What is the VCA's Versatility Program?
This article, written by Nancy Staley (VCA's Versatility
Chair) and Beth Nash, appeared in the Vizsla Club of America's
Jan/Feb 1995 issue (updated 1 Jan 1999). We reprint
it here for it is the best description of the program we have
read so far. Click on the title holders if
you wish to see the actual list of Versatility Holders and skip
The Versatility Program was started by the VCA in the early
1980's to test and award Vizslas who can perform in multiple
areas, and to encourage amateur Vizsla owners to participate with
their dogs. Specifically, the program recognizes Vizslas who
excel in conformation, field, and obedience.
The Breed Standard describes more than physical characteristics;
it describes the Vizsla as "a natural hunter ' with "
above average ability to take training." The program
requirements reflect this description.
A dog can qualify by participating in Versatility Tests given by
local Vizsla Clubs, or by obtaining equivalent American Kennel
Club (AKC) titles. The Versatility Program awards separate
certificates for conformation, field, and obedience, and the
program' s highest award-the Versatility Certificate-to Vizslas
who have qualified in all three areas.
Local Vizsla Clubs hold Versatility Tests following the
procedures established by the VCA. The requirements of each test
are described below. The tests are non-competitive: each dog is
scored individually and is graded "pass" or
'fail." To earn a certificate in conformation, field, or
obedience, a dog must pass the test three times under three
different judges. To enter obedience and field test, the dog must
be at least six months old; for conformation tests, the minimum
age is 12 months. Judges are chosen by the local club and usually
are club members who are experienced in one or more of the areas
to be tested. A fee of $2.00 must be paid to the V C A for each
entry in each test. Because the tests arc non-competitive, they
can be especially enjoyable activities for newer Vizsla owners,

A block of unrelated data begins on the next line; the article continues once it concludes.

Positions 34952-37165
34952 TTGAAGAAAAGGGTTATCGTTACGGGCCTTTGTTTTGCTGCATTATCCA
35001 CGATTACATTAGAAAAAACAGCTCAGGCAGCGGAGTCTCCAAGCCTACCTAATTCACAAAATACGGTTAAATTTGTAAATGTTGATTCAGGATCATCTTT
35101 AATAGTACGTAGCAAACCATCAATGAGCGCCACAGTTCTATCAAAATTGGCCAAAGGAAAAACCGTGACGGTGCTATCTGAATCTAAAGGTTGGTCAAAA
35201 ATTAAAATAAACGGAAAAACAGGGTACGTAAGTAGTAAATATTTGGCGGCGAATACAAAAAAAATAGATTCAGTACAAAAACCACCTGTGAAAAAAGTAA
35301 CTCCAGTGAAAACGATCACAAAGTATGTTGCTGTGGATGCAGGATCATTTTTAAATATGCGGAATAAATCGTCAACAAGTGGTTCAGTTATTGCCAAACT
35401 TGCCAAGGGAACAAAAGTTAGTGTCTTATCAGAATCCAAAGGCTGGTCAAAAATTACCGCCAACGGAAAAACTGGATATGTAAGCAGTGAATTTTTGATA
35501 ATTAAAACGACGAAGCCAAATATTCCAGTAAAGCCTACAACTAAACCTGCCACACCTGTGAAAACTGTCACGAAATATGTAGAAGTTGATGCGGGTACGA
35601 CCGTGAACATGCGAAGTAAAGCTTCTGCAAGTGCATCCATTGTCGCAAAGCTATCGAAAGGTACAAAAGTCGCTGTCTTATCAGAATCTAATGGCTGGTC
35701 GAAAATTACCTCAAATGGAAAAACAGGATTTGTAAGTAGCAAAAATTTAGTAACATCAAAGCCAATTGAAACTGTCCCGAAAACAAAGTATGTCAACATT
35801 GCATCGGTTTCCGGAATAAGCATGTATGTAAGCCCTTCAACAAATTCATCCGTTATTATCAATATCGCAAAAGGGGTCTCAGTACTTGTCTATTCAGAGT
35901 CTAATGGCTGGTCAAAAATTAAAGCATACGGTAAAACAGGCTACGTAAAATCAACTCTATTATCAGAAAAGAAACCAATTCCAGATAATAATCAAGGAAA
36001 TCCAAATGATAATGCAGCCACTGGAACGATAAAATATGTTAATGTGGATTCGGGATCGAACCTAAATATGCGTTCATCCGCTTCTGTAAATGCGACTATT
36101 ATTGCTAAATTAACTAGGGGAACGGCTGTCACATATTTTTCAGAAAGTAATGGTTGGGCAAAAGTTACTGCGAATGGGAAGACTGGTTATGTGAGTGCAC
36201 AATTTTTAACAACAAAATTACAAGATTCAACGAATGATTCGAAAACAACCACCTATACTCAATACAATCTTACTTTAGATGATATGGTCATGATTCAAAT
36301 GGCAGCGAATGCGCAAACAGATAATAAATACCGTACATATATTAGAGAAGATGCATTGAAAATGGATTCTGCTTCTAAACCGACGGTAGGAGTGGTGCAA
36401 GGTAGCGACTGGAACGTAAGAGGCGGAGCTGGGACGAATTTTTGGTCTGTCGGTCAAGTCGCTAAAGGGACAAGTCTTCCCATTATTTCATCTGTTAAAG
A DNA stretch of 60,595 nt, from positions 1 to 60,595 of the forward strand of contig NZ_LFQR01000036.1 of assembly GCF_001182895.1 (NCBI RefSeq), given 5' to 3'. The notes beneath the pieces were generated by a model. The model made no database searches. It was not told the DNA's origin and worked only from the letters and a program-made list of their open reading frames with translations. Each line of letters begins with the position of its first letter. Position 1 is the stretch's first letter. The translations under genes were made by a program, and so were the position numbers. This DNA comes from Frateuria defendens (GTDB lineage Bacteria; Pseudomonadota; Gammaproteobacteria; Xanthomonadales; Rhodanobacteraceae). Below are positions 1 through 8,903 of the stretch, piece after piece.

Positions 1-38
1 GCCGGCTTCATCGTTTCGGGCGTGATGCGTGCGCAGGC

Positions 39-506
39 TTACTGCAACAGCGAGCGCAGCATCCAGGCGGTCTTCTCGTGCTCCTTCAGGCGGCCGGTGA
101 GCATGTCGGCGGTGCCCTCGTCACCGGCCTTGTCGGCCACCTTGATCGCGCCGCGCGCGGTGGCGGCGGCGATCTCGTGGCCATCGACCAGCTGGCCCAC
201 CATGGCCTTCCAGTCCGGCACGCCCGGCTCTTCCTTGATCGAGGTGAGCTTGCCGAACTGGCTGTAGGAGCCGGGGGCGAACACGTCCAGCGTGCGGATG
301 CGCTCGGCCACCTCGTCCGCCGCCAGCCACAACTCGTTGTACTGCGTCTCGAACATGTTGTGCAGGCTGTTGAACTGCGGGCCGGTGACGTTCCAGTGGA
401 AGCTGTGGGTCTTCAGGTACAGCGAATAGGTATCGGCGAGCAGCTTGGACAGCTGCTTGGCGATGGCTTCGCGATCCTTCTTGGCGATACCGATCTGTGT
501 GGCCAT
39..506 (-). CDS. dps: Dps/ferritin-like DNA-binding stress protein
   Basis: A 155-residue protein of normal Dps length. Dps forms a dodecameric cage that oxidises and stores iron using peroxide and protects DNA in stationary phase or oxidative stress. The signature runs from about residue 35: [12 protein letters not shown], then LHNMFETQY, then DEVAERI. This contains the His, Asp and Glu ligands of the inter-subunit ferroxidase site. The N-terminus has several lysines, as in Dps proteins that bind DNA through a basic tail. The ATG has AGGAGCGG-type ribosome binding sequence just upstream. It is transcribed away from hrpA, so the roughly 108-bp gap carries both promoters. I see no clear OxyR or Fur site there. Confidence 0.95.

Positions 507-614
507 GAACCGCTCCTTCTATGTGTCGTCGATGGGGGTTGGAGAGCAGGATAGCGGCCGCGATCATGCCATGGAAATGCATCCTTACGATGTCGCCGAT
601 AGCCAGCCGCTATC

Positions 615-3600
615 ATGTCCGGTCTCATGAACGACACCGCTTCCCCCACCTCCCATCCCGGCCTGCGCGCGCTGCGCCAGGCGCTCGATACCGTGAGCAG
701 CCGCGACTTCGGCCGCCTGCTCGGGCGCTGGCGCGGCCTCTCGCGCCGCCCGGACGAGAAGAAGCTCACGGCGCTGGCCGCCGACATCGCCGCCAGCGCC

particularly when experienced handlers help them get involved.
Like other club activities, the tests offer opportunities to have
fun with the dogs and share training skills with other owners.
T he Conformation Test requires the Vizsla to be a good
representative of the Breed Standard, and to have no
disqualifying faults. As part of the test, the dog must be
measured with a wicket and must be within the height requirement
of the standard. At least one measurement must be taken when the
Vizsla is 18 months of age or older. The test is usually given in
a setting similar to a conformation ring and requires the dog to
be gaited on a leash at a trot In addition to conformation and
height, the dog' s temperament is evaluated.
The Field Test is primarily an evaluation of the Vizsla's natural
hunting ability. The test requires the dog to hunt with purpose,
find and point a bird, and retrieve a shot bird at least 3/4 of
the distance back to the handler The dog may be collared while on
point and does not need to be steady to wing or shot An
experienced gunner is provided to shoot the birds. The dog is
evaluated on its hunting ability, the quality of its point and
retrieve, and its responsiveness to the handler. This test
requires a good hunting field and experienced gunners. The birds
may be any upland game bird; usually quail, partridge, or
pheasants are used. The course is run for 15 to 20 minutes, and
each dog is run singly.
The Obedience Test requires the most training of the dog. The
requirements are similar to the Novice exercises for the AKC
Companion Dog (CD) title. The dog must heel on lead and off Lead
with appropriate halts and changes in pace. The dog may sit or
stand at the halt as long as it is consistent. The dog must
perform an off-lead stand for exam and a recall; the recall may
be to a sitting or standing position. The test includes a
three-minute stay exercise which is performed as a group; the dog
may be in the sit, stand, or down position for the stay exercise.
The dog is Judged on how closely its performance matches the
standard set in the AKC Obedience Regulations.
When a dog has qualified in a test three times, The VCA
Versatility Chairman awards a Conformation Certificate, Field Dog
Certificate, or Obedience Certificate, and the dog is entitled to
use the appropriate initials (CC, FC, or OC) after its name.
Vizslas may also qualify for any of the three certificates by
obtaining the corresponding AKC titles: Breed Champion for the
Conformation Certificate; Field Champion Amateur Field Champion,
Senior Hunter, or Master Hunter for the Field Dog Certificate,
and Companion Dog for the Obedience Certificate. A Fee of $3.00
to the VCA is required with each AKC title Certificate. A dog
that has fulfilled the requirements in all three areas is awarded
a Versatility Certificate and is entitled to use the initials VC
after its name.
In the history of the Versatility Program to date, 345
Conformation Certificates, 230 field Dog Certificates, 183
Obedience Certificates, and only 140 Versatility Certificates
have been awarded. The number of dogs with Versatility
Certificates is roughly equal to the number of Dual Champions in
the breed. Obtaining a Versatility Certificate should be
considered a great honor to both the dog and the owner. For
breeders, it confirms that they are producing dogs that truly
reflect the meaning of the Vizsla Breed Standard .
This program is for any Vizsla and the owner does not have to
be a VCA member. For futher details contact the VCA.